I'm becoming more and more convinced that Knitpicks Dancing and Patons Stretch Socks are the same exact yarn, except for the colors. The fiber content is the same, and it definitely feels the same. I wonder if the Patons yarn pools....but it's too late to start wishing for pooling now!
I've been reading about socks, too, and found a neat book to share with you.
When I first stared knitting, I made myself a pair of socks on straight needles. They were a disaster. In her introduction to Knit Your Socks on Straight: A New and Inventive Technique with Just Two Needles, Alice Curtis says that she tried several patterns for easy to knit socks on two needles and "The results were nothing I would ever want to wear! They neither looked nor felt good." It makes me wonder if we tried the same pattern.
When I got the chance to review her new book, I was intrigued. I love sock knitting books and have a huge collection of them. But socks on two needles? Nice socks on two needles? I was skeptical.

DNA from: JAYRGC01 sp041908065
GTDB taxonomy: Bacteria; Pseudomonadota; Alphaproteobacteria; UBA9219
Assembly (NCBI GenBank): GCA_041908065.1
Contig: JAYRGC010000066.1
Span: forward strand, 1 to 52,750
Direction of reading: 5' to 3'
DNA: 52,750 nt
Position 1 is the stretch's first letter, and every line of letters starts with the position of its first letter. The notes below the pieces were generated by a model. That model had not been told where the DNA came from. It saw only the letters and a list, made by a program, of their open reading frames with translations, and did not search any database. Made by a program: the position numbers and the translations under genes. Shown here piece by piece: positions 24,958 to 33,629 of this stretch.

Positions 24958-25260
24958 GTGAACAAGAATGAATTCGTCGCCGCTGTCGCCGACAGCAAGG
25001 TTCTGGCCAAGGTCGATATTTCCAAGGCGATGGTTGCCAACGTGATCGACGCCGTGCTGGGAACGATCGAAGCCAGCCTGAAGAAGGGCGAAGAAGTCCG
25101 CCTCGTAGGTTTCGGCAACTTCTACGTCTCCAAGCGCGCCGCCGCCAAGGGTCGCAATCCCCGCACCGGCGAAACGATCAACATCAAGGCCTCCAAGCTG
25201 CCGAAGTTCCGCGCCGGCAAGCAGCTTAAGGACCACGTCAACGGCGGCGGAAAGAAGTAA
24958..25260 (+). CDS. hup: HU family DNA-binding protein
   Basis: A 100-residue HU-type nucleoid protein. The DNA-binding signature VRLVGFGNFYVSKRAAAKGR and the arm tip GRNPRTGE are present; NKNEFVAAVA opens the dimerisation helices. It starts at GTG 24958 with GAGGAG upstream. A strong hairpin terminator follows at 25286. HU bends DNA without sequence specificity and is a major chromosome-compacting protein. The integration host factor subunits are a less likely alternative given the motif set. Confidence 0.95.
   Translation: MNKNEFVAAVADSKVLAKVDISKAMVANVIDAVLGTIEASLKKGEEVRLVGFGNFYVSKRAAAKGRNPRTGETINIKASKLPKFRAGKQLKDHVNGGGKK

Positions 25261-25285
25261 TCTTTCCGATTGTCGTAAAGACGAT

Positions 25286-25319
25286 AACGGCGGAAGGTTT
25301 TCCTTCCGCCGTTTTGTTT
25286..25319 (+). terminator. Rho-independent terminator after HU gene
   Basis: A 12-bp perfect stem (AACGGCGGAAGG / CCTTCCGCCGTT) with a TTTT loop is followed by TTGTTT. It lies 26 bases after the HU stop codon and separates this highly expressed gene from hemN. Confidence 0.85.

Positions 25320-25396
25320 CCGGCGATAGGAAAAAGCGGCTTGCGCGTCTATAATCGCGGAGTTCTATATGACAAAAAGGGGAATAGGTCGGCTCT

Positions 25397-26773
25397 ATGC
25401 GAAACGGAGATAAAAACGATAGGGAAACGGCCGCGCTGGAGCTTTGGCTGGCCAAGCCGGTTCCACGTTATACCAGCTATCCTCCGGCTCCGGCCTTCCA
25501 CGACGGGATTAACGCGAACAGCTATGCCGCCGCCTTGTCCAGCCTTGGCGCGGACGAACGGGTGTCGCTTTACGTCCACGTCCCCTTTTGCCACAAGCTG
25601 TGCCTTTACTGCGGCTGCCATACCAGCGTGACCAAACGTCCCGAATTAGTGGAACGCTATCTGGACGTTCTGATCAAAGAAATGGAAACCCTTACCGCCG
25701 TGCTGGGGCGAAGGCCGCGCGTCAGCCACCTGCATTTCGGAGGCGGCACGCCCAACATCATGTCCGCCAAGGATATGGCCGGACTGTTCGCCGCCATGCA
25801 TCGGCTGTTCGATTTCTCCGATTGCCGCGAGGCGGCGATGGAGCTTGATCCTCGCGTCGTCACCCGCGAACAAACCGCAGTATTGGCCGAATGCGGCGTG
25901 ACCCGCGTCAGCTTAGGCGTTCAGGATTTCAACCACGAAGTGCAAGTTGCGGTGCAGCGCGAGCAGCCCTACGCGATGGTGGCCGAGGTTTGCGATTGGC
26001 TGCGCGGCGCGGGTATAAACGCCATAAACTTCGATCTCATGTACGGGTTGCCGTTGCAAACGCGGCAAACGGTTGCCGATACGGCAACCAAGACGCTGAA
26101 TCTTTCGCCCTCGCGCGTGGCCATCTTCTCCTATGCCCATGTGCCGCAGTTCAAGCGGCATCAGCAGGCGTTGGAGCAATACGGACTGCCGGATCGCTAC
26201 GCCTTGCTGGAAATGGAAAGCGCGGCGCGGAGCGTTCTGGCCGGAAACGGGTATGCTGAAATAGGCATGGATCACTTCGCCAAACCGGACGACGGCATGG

Alice set out to create two needle socks for her students who were determined not to use dpns -- and boy, did she succeed! The one thing I don't like about writing reviews from digital copies is the inability to share pictures -- check out the book's Ravelry page to see what she accomplished. It's way more than I ever would have thought you could do with straight needles (at least as far as socks are concerned.) There are socks in a variety of sizes and styles, and using different weights of yarn.
I'd be tempted to try a pair myself, but I can't quite convince myself to do that much purling. Not when my own fear of dpns is so long gone. For knitters who still don't want to use them, and don't mind seaming, I think this book would be a goldmine. And also for more experienced knitters who want an interesting challenge.
For more fun knitting projects to drool over, check out On the Needles at Patchwork Times and Work in Progress Wednesdays at Tami's Amis.